Dubuque family, health care provider react to Supreme Court’s decision to uphold Affordable Care Act
DUBUQUE, Iowa (KCRG) - Bill Stumpf’s son, Kyle, has dealt with many health conditions related to his Down Syndrome in his 31 years.
”Instead of being able to focus on getting him better and starting to get on with life, we really were pretty stressed over the cost,” Stumpf said.
That inspired them to become health care reform advocates. Stumpf recalled how they celebrated when the Affordable Care Act (ACA), which would prevent insurers from denying coverage or charging more money based on a person’s medical history, first became law. However, fear came back when it was challenged in the Supreme Court for the third time.
”The last several months have been really, really scary, quite frankly,” he said. ”You worry and I did lose sleep over it. It is like, ‘Am I going to have health coverage tomorrow?’”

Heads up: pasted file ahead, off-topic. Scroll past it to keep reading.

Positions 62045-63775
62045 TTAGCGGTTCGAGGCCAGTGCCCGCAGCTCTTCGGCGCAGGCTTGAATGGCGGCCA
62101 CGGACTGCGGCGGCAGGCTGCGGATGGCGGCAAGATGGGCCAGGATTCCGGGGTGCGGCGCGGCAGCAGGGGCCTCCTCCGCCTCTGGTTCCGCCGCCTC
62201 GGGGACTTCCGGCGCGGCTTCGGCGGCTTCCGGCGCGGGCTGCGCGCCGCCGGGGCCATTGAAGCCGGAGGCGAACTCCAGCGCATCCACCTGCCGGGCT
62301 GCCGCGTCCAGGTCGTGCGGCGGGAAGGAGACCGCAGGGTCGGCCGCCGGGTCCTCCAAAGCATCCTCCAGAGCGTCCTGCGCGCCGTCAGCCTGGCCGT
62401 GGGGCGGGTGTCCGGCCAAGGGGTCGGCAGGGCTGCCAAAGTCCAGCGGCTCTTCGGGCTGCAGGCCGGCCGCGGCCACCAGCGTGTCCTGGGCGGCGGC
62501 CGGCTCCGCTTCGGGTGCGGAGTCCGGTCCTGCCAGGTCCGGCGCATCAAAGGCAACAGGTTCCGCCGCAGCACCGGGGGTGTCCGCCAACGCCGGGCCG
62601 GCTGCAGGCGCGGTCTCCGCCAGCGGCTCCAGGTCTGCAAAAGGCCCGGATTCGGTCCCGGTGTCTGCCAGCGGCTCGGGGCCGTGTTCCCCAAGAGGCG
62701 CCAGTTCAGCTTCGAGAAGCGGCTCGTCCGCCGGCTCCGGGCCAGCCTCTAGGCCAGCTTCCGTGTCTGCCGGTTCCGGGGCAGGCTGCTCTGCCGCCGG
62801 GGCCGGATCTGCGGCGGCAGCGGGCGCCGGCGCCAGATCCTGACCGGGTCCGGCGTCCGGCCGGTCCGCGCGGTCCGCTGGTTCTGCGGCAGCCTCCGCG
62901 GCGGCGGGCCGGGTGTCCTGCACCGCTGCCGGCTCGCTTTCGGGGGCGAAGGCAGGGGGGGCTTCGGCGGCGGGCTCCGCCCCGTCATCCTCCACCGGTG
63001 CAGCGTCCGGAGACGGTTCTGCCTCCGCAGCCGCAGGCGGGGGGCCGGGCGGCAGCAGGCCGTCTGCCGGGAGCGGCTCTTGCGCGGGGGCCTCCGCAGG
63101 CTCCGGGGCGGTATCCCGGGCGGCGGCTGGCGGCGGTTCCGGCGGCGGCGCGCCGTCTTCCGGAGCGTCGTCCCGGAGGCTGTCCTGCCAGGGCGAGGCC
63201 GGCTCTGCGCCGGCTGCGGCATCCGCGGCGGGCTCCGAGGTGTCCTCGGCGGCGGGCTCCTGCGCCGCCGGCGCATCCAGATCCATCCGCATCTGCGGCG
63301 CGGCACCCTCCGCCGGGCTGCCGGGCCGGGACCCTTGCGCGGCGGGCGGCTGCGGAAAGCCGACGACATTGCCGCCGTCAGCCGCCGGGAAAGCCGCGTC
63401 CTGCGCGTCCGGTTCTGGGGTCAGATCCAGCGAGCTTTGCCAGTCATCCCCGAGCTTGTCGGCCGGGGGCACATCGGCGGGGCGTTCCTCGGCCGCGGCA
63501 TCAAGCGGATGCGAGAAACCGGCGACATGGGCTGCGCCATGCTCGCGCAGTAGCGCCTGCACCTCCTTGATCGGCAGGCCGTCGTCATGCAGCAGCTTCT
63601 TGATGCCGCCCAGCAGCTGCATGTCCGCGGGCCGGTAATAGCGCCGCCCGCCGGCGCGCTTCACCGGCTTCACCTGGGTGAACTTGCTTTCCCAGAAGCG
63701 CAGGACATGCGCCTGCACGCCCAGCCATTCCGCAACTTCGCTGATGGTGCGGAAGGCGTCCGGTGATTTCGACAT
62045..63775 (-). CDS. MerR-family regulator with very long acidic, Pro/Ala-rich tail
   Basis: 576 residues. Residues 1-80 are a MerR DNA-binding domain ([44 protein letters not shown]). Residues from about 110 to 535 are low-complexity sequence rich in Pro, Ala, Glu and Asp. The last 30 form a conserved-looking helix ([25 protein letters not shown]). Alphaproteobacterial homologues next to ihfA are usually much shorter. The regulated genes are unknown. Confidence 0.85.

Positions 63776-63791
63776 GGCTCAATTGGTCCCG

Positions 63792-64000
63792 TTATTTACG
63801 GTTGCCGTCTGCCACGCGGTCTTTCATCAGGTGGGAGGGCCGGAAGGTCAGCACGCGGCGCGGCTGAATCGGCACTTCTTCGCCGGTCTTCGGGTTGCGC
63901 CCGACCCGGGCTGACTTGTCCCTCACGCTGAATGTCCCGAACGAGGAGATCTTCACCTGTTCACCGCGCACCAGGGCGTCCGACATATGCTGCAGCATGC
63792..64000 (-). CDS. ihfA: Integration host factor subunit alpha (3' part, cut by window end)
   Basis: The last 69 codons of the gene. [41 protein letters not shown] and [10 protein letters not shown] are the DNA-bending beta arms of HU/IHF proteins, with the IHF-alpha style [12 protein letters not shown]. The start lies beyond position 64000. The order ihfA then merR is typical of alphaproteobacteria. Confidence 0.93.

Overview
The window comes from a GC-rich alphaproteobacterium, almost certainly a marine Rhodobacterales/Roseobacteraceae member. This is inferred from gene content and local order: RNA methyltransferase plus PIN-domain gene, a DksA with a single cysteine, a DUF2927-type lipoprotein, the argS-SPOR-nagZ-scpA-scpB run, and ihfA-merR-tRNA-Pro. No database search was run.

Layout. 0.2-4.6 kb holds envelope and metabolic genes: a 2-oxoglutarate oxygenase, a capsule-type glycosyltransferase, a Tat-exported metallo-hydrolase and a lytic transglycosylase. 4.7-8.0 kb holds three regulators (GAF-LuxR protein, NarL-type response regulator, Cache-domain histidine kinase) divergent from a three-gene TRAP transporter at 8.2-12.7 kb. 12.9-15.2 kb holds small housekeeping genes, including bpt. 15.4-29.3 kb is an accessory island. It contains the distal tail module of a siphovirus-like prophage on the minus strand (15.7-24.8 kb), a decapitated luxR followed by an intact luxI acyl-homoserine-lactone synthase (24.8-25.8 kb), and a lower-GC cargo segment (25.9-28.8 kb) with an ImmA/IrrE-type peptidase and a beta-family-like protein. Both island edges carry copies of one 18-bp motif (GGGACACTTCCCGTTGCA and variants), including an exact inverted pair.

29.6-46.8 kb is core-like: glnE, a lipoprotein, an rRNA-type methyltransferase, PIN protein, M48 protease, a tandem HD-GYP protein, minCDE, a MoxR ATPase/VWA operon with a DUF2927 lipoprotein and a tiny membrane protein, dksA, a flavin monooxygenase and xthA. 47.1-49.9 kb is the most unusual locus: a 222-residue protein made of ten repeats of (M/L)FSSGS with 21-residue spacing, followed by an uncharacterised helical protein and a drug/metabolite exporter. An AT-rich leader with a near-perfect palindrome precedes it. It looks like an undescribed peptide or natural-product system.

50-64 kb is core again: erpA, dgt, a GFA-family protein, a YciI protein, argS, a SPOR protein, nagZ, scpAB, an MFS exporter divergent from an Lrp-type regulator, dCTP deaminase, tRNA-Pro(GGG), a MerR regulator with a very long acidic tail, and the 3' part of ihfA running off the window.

Stumpf himself also has pre-existing conditions.
But on Thursday, they received the news they were hoping for.
”Kyle had just left for work and it came across my feed on my phone and I was jumping, literally, up and down,” he said describing when he first found out the Supreme Court ruled in favor of ACA, also widely known as Obamacare. ”I slept better last night but stayed up pretty late celebrating last night because we are both so excited. We have been fighting for this for so many years.”
Staff at Crescent Community Health Center in Dubuque also celebrated the ruling. Crescent provides health care to around 9,000 people in the tri-state area every year, many of them with pre-existing conditions and uninsured.
”As we know, those persons with pre-existing conditions have had higher health care costs whether it relates to their primary care, specialty care, or also medication,” said Angela Petsche, the Outreach and Enrollment Coordinator at Crescent.
She explained the law allows many of their patients to have access to affordable health care.
”That is really important; you are not paying thousands of dollars per month for your health care,” Petsche added. “It is based on their income and household size, but now they have access to care.”
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